The Better Liar
by Tanen Jones
(January 14)

When a woman conceals her sister’s death to claim their joint inheritance, her deception exposes a web of dangerous secrets in this addictive new thriller for fans of Megan Abbott, Gillian Flynn, and Paula Hawkins. 
by Crissy Van Meter
(January 7)

On the eve of Evangeline’s wedding, on the shore of Winter Island, a dead whale is trapped in the harbor, the groom may be lost at sea, and Evie’s mostly absent mother has shown up out of the blue. From there, in this mesmerizing, provocative debut, the narrative flows back and forth through time as Evie reckons with her complicated upbringing in this lush, wild land off the coast of Southern California. Lyrical, darkly funny, and ultimately cathartic,  Creatures  exerts a pull as strong as the tides.

The Vanished Birds
by Simon Jimenez
(January 14)

An out-of-time space traveler who only aged months while decades passed back home navigates the loss of everyone she knew before finding new purpose caring for a mysterious broken child who communicates through a wooden flute. This debut novel offers the best of what science fiction can be: a through provoking, heartrending story about the choices that define our lives.

American Dirt
by Jeanine Cummins
(January 21)

Both timely and prodigiously readable, this heart wrenching, suspenseful novel offers an unrelenting and terrifyingly you-are-there account of a Mexican mother and son fleeing to America after cartel violence takes their entire family. Their breathtaking journey moves with the velocity and power of a freight train. Intensely suspenseful and deeply humane, this novel makes migrants seeking to cross the southern U.S. border indelibly individual. 
A timely and important book.
Lady Clementine
by Marie Benedict
(January 7)

An incredible novel that focuses on one of the people who had the most influence during World War I and World War II: Clementine Churchill. In 1909, Clementine steps off a train with her new husband, Winston. An angry woman emerges from the crowd to attack, shoving him in the direction of an oncoming train. Just before he stumbles, Clementine grabs him by his suit jacket. This will not be the last time Clementine Churchill will save her husband. With a historian's eye and a writer's heart, Benedict provides an unforgettable glimpse into the private world of a brilliant woman whose impact and influence on world events deserves to be acknowledged.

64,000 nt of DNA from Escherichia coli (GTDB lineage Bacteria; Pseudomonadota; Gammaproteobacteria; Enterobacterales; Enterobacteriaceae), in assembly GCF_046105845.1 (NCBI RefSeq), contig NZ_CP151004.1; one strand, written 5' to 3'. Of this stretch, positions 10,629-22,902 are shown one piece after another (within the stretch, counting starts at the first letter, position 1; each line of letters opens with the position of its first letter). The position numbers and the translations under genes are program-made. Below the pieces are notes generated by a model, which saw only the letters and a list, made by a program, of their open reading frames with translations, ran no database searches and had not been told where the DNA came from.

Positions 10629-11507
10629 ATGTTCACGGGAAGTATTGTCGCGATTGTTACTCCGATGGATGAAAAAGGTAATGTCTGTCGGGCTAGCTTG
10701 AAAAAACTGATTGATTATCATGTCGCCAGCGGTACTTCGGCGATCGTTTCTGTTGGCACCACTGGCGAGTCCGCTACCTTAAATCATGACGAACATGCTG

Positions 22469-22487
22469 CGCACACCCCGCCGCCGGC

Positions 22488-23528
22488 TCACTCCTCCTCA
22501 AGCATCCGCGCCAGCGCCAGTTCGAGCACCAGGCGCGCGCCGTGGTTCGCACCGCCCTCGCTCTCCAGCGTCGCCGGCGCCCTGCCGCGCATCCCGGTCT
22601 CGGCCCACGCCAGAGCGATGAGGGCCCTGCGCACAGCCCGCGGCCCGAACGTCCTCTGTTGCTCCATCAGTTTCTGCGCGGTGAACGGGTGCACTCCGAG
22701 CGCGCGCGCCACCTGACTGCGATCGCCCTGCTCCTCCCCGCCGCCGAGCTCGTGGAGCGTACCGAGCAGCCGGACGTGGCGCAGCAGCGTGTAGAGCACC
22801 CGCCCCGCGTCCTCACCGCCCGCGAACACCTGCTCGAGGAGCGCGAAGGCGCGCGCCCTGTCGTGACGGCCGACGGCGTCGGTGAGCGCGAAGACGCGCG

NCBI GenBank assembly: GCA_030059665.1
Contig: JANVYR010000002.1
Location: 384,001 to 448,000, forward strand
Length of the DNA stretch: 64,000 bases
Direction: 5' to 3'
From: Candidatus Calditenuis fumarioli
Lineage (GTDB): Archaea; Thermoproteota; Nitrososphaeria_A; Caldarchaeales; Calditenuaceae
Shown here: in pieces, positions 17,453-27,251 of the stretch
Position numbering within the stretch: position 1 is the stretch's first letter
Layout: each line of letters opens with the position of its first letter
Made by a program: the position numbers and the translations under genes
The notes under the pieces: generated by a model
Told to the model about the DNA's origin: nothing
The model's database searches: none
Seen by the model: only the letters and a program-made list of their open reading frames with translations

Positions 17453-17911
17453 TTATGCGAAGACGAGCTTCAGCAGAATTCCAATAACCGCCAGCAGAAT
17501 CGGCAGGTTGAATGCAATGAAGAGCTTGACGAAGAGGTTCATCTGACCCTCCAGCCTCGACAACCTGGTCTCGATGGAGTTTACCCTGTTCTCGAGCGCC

Long Bright River
by Liz Moore
(January 7)

Set against the opioid crisis in Philadelphia and a string of mysterious murders, this gripping suspense novel is also an unflinching, moving story of sisters, addiction, and the formidable ties between place, history, family, and fate. Alternating a present-day mystery with the story of the sisters' childhood and adolescence, Liz Moore creates a rich and cinematic novel that is so riveting, surprising, heart pounding and heart wrenching, it is impossible to put down and will be impossible to forget.

by Megan Angello
(January 14)

Decades after an ambitious writer and her A-list wannabe roommate abandon their ethics for social-media stardom; a government-appointed celebrity discovers a shattering secret from her past that her corporate sponsors would gladly exploit. This thought provoking, suspenseful debut poses the question of how far our addiction to screens and our obsession with social media go, and how much will we pay for it. An edgy and stunning read!

Hitting a Straight Lick with a Crooked Stick
by Nora Zeale Hurston
(January 14)

In another reclaimed volume, following Barracoon , 21 of Hurston's short stories are gathered together for the first time, including nine recovered works, most focused on life in Harlem during its renaissance period, beginning in 1921 when Hurston struggled to launch herself as a writer.